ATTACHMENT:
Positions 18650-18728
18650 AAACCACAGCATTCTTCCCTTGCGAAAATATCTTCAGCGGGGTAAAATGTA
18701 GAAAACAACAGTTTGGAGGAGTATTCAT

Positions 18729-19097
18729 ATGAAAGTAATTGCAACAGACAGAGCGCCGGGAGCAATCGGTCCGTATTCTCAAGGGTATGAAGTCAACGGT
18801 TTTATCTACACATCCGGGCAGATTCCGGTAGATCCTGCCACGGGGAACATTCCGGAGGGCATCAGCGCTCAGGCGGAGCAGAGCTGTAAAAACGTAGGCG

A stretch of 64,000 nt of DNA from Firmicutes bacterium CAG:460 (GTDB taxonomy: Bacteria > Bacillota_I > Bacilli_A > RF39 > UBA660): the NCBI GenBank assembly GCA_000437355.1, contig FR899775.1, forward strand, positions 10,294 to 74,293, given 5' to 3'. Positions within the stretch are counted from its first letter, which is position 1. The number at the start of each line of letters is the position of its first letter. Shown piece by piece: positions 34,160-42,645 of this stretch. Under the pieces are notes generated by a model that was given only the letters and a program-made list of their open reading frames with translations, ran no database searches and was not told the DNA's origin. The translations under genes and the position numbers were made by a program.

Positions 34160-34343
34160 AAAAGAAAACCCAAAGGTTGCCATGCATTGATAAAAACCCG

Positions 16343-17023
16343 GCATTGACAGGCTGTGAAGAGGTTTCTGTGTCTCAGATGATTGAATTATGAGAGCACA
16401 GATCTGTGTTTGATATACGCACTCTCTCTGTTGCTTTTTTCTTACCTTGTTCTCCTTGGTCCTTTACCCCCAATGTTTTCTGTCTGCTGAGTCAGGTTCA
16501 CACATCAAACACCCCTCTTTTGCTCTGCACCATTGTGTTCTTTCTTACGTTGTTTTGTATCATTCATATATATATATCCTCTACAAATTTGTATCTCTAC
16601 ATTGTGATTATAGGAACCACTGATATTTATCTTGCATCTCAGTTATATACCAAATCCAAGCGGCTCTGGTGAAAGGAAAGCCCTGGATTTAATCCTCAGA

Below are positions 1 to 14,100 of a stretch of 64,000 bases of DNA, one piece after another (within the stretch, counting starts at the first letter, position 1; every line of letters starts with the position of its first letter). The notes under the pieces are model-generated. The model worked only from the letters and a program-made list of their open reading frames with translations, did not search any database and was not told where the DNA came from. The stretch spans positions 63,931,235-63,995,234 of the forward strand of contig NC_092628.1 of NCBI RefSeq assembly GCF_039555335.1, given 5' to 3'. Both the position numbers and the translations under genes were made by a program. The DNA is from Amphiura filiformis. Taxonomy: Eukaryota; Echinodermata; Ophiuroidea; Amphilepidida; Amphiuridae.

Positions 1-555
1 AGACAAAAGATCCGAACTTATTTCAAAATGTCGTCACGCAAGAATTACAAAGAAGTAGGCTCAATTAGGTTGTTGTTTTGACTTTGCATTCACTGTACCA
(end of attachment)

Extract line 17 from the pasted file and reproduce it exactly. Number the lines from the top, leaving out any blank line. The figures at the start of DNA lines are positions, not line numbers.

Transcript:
1 AGACAAAAGATCCGAACTTATTTCAAAATGTCGTCACGCAAGAATTACAAAGAAGTAGGCTCAATTAGGTTGTTGTTTTGACTTTGCATTCACTGTACCA